Judge Christopher M. Klein’s decision to accept the City of Stockton’s petition for bankruptcy on April 1, 2013 set the stage for a battle over whether public workers’ pensions can be reduced through municipal reorganization.

Stockton’s public revenues tumbled dramatically when the recession hit, leaving Stockton unable to meet its day-to-day obligations. Stockton slashed its police and fire departments, eliminated many city services, cut public employee benefits and suspended payments on municipal bonds it had used to finance various projects and close projected budget gaps. Stockton continues to pay its obligations to California Public Employees’ Retirement System (“CalPERS”) for its public workers’ pensions. Pension obligations are particularly high because during the years prior to the recession, city workers could “spike” their pensions—by augmenting their final year of compensation with unlimited accrued vacation and sick leave—in order to receive pension payments that grossly exceeded their annual salaries.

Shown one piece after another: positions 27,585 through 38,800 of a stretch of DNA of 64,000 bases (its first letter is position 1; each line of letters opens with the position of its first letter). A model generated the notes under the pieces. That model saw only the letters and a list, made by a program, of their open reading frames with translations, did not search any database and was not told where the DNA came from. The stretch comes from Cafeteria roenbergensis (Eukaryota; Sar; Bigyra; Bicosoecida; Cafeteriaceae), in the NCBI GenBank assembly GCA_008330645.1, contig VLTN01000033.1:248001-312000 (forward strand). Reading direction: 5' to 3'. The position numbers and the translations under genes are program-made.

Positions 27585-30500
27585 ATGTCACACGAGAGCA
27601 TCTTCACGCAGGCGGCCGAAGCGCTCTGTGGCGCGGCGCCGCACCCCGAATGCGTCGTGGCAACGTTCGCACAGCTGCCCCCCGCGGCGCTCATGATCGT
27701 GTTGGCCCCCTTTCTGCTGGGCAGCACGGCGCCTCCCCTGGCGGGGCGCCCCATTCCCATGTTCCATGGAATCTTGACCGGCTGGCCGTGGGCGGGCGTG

Continue Reading The Stockton Saga Continues: Untouchable Pensions on the Chopping Block?

By Danielle Kennedy

Round one of the fight between the City of Stockton, California and its creditors is finally over. On April 1, 2013, Bankruptcy Judge Christopher M. Klein held that Stockton satisfied the eligibility requirements for a Chapter 9 debtor.

Back on June 28, 2012, Stockton filed a petition seeking to adjust its debts under Chapter 9 of the United States Bankruptcy Code.


Continue Reading Judge Rules In Favor Of Stockton And Accepts Chapter 9 Petition

By Alan Martin and Matthew Holbrook

On June 28, 2012, Stockton, California became the most recent municipality to file for bankruptcy under chapter 9, after having concluded a mandatory mediation process with its creditors. See, In re City of Stockton, California, Case No. 12-32118 (Bankr. E.D. Cal.). Many parties affected by a potential filing by other similarly situated California public entities are seeking to understand the process that precedes a Chapter 9 filing and how to plan for a possible filing. This summary provides an overview of the protocol before a California entity may file for Chapter 9 protection.
Continue Reading Chapter 9 – California and Federal Bankruptcy Law/Relative Bargaining Positions